Expat health and wellbeing events
September 2019   HEALTHCARE

Expat health and wellbeing events

In this blog post, Arjan Toor takes a look at how moving to a new country could affect your health in ways you might not have considered.
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Starting a new life in a different country? I can relate. As a Dutchman having lived in many different locations outside of my home country for the past 12 years, I can speak from experience when I say that moving to a new country can be one of the most rewarding life experiences.

You may have a job offer and accommodation already in place, but it is crucial to consider what impact moving country could have on your health.

With figures showing that 28% of globally mobile professionals looking to live and work in another country are within the 18-34 year old age bracket, concerns about health may not seem like the most pressing issue on your ‘to-do’ list. [1]

But one thing I can say without reservation is that moving to a new country will undoubtedly affect your health – positively or negatively, subtly or significantly, in some way or another.

In many instances, these changes may come as a surprise. In South Korea for example, I quickly learned that an annual medical check-up is part of everyday life, very often provided by your employer.

When we moved to Hong Kong, we had to deal with air pollution and concerns about air quality definitely became part of our consideration after we moved on from this amazing city.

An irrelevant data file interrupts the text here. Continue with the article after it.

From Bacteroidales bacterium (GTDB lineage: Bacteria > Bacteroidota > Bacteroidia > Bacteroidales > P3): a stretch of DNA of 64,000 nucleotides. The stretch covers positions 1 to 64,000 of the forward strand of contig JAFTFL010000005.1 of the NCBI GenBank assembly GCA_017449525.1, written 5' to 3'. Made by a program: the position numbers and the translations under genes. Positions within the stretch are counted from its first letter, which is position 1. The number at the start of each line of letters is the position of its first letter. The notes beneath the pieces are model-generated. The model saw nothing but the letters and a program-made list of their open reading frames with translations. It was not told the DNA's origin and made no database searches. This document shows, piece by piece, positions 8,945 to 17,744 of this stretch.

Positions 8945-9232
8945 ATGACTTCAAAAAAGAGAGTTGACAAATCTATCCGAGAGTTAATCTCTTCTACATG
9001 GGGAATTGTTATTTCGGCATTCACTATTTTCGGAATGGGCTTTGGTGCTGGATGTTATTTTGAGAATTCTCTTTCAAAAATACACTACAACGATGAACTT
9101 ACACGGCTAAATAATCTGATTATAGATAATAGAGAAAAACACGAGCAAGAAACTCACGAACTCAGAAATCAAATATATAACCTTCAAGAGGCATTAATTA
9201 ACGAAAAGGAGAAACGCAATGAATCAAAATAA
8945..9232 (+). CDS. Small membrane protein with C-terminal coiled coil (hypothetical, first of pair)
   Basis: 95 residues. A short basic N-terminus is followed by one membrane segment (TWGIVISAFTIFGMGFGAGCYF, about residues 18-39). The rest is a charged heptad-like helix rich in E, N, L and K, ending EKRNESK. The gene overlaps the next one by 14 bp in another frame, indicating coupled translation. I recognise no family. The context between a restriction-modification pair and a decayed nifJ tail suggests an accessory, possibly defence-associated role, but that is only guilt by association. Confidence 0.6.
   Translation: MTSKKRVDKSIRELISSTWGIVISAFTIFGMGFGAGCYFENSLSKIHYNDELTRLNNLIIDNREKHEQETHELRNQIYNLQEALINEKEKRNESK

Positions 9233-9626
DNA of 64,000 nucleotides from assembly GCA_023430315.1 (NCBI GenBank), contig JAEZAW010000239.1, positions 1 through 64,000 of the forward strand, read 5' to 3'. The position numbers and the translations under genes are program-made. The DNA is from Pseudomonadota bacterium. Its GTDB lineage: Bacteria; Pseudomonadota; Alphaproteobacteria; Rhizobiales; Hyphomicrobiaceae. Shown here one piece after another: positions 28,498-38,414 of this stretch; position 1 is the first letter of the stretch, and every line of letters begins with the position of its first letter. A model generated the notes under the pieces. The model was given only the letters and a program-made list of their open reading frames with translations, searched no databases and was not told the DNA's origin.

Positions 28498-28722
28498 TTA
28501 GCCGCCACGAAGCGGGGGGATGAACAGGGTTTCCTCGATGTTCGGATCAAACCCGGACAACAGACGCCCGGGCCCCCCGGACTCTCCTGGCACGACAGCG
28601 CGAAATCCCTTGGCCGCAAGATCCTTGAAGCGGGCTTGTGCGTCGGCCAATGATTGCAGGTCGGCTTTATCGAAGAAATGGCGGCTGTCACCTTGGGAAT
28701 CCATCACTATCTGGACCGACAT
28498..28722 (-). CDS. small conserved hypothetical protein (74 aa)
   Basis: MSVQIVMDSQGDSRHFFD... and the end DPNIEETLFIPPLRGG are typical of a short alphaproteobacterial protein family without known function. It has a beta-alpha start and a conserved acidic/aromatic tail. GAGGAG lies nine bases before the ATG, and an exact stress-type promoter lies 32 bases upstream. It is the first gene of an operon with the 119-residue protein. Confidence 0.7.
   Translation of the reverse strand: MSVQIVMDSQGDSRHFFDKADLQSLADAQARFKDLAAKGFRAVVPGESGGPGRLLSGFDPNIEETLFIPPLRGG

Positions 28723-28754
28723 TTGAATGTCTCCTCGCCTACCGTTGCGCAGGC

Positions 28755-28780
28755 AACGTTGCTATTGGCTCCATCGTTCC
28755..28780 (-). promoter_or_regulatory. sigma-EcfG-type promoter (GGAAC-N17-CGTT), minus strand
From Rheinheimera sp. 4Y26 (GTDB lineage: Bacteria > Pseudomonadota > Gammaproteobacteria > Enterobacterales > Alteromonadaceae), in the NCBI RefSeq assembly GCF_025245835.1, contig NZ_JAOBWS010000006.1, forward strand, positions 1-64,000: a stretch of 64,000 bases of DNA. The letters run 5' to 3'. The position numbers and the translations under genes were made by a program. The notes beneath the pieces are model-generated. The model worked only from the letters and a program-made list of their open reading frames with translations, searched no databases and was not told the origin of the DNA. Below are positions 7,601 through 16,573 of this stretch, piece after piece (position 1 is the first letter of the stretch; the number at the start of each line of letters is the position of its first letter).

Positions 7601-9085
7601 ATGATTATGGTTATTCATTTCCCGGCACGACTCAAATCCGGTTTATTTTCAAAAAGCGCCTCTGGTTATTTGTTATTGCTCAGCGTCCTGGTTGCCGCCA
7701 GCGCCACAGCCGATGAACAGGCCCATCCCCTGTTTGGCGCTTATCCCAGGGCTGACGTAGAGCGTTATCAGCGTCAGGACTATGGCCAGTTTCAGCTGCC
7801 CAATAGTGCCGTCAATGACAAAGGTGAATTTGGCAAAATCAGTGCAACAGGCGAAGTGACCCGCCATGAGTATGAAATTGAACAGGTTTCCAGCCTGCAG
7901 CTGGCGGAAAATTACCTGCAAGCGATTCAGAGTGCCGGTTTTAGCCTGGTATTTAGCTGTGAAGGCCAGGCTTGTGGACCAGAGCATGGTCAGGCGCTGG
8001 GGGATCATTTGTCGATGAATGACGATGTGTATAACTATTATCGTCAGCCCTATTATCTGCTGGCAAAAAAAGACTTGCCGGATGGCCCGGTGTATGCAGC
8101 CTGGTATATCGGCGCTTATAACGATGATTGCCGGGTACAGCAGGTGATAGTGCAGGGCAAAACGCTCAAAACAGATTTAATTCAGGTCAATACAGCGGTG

In the UK, taking part in outdoor activities such as rugby and horse riding was much easier for our children than it was in humid Southeast Asia. Each move presented different challenges and benefits for our health, and opened up my eyes to just how much living abroad can affect your wellbeing.


Globally, life abroad continues to be a positive experience for the majority of expats. More than twice as many (52%) say they see an improvement in their quality of life compared to (22%) who do not and the majority (61%) feel they have integrated well with the local people and culture. Integrating with locals and making friends in your new community is very important for both mental and emotional health.

Here are just a few of our favourite health and wellbeing events that we would like to recommend for expats:

  • World Happiness Day takes place on 20 March and celebrates the importance of happiness in terms of its links to health and wellbeing. Find out what events are taking place near you to celebrate the day!
  • The Color Run takes place in locations all over the world and offers runners the opportunity to join the “happiest 5k on the planet”. If you're taking part, be prepared for a color explosion!
  • Critical Mass– originating in San Francisco in 1992, CM is a cycling event which now takes place in over 300 locations worldwide. In London, for example, there's an event on the last Friday of every month.
  • Morning Gloryville is a global, alternative and holistic, dance event that also provides free massages! Its values are to promote wellness and vitality while celebrating the coming together of all people from all backgrounds.
  • The Dubai Fitness Expo aims to instil health and wellness in the hearts of people from all around the world. While the headline event will take place in Pakistan, there are many strength and fitness events and competitions happening across the globe.
  • World Fitness Day takes place on 22 July in Frankfurt, with supporting events taking place globally. Here, you can discover a world of fitness, nutrition, health and well-being.


Arjan Toor is the CEO of Global IPMI, International Organisations, B2G EMEA and Africa at Cigna.


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